There must be a mathematical equation confirming that the velocity of time increases exponentially with age. Why did the years before I turned 16, 18 and 21 crawl? And yet the time watching my son zip from two to ten, my daughter turn from dress-up to makeup, has passed in an eye blink. When did “time flies” go from being the phrase of my parents to the refrain of my peers? My rational brain knows it could not have been a single moment that began the process. However, I can’t help but wonder if the bearing of children doesn’t somehow set that clock in motion at an unyielding rate. I only know that the minutes seem a bit more swift of late, the moments a bit more precious.
It was one of those frigid Spring afternoons, dreary and raw, when I bumped into an acquaintance. Emblematic of our lives, it was a rushed hello and a dash out the door. But before the goodbye, she said she’d see me at the beach. Only in New England would a thermometer hovering still below 50 prompt the notion of a day at the beach. But the yearning is easy to identify with. In the shadow of our children’s footsteps, we race from sporting event to piano lesson, from pre-arranged play dates to carefully selected club meets. Perpetual motion behind the wheel of an SUV. In such tiny towns, how is it we spend such an inordinate amount of time in our automobiles? If our winter roads are so harsh how do we move so speedily through the shortest of days? And the routine only accelerates when the clocks bump forward. Spring sports verses end-of-year school activities and obligations cause universal conflict. The holiday bustle has nothing on overscheduled children coupled with the rising temperatures of Spring Fever. This break neck pace hurtles on for the too many of us who acquiesce to the race. Continues, that is, until the summer bell. Until we can tear up the weekly scheduling charts, put aside the lists of required reading, and take a moment to join in the collective end-of-year sign. Take a moment, perhaps, to dip into the frigid Atlantic waves, turn the cell phones to mute, leave the wristwatches on the nightstand and spend a day at the beach.
From my narrow perspective, there is a defining lift of burden with that last bus note, that last spring game. It isn’t just that my own work schedule slows to a trickle or that it seems there’s less to accomplish and more time in which to do it. It’s more a sense of the throttle decelerating, a life planing to a more even keel. And it all harkens back to the day when cloud watching had nothing to do with the weather and everything to do with the dragons in their billows; when the walk to the post office really wasn’t about the bill in my hand. With the caveats of the adults in my life who warned “how quickly they grow,” I frequented the museums and parks. There were rambling bike rides with the little girl in back nodding off en route. There was “Mommy and Me” day for the kindergarten boy. On one trip to the beach, we went off on a tangent and instead took the subway to Faneuil Hall in Boston in search of the “rock dove” from our bird chart. The commuters must have wondered about that five-year-old kid jumping up and down because he finally could check off pigeon from the chart.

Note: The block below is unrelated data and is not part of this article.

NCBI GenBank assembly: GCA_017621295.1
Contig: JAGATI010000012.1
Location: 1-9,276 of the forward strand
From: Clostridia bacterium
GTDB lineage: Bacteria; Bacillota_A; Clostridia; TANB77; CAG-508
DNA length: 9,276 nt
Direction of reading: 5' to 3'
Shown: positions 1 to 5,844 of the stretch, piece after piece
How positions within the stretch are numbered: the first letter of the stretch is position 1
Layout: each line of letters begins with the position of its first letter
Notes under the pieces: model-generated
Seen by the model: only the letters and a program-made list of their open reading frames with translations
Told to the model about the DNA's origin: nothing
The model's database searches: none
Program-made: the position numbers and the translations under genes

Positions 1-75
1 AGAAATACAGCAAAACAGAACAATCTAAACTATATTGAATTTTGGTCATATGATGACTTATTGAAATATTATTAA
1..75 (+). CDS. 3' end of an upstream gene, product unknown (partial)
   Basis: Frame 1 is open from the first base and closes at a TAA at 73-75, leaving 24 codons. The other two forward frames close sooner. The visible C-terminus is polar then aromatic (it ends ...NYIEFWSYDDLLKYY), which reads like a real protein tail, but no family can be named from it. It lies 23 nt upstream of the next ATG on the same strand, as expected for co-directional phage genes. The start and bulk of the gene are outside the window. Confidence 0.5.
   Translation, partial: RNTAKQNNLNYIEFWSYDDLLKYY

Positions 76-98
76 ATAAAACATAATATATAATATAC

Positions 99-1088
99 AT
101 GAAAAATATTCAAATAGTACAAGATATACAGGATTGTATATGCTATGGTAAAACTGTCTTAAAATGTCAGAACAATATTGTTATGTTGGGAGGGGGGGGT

Today, the simplicity has been supplanted with the temptations of their twenty-first century lives. While my children willingly maintain their position at the center of their own universes, there’s less space in there for Mommy and Daddy. Instead, we’re often relegated to the neighboring orbit. Held close by our gravitational pull rather than theirs, we hover with an assortment of competing celestial objects: school, sports, clubs, after school jobs, friends, boys. It gets a bit crowded. So my offer of a day at the beach today has appeal only if it includes the invitation to a friend or two. Unfortunately, the time I enjoy spending alone with my kids doesn’t always coincide with the time they wish to spend with me. I am not, however, so thick that I don’t take the time they still give, even if it’s at 10 p.m. on a Tuesday night.
All this to agree with what we all agree upon. That life is short and time truly does pass by more quickly than any of us want. And to offer what I am certain is unneeded advice to my friend awaiting the birth of her first child. There will be a day in your future when you will have too much on your plate. Papers, work, a messy house. There won’t be time for the park or the beach. Go anyway. Ignore all but that tiniest of your responsibilities: that little person who’d love to show you his sandcastle. As a matter of fact, sacrifice the manicure and dig right in.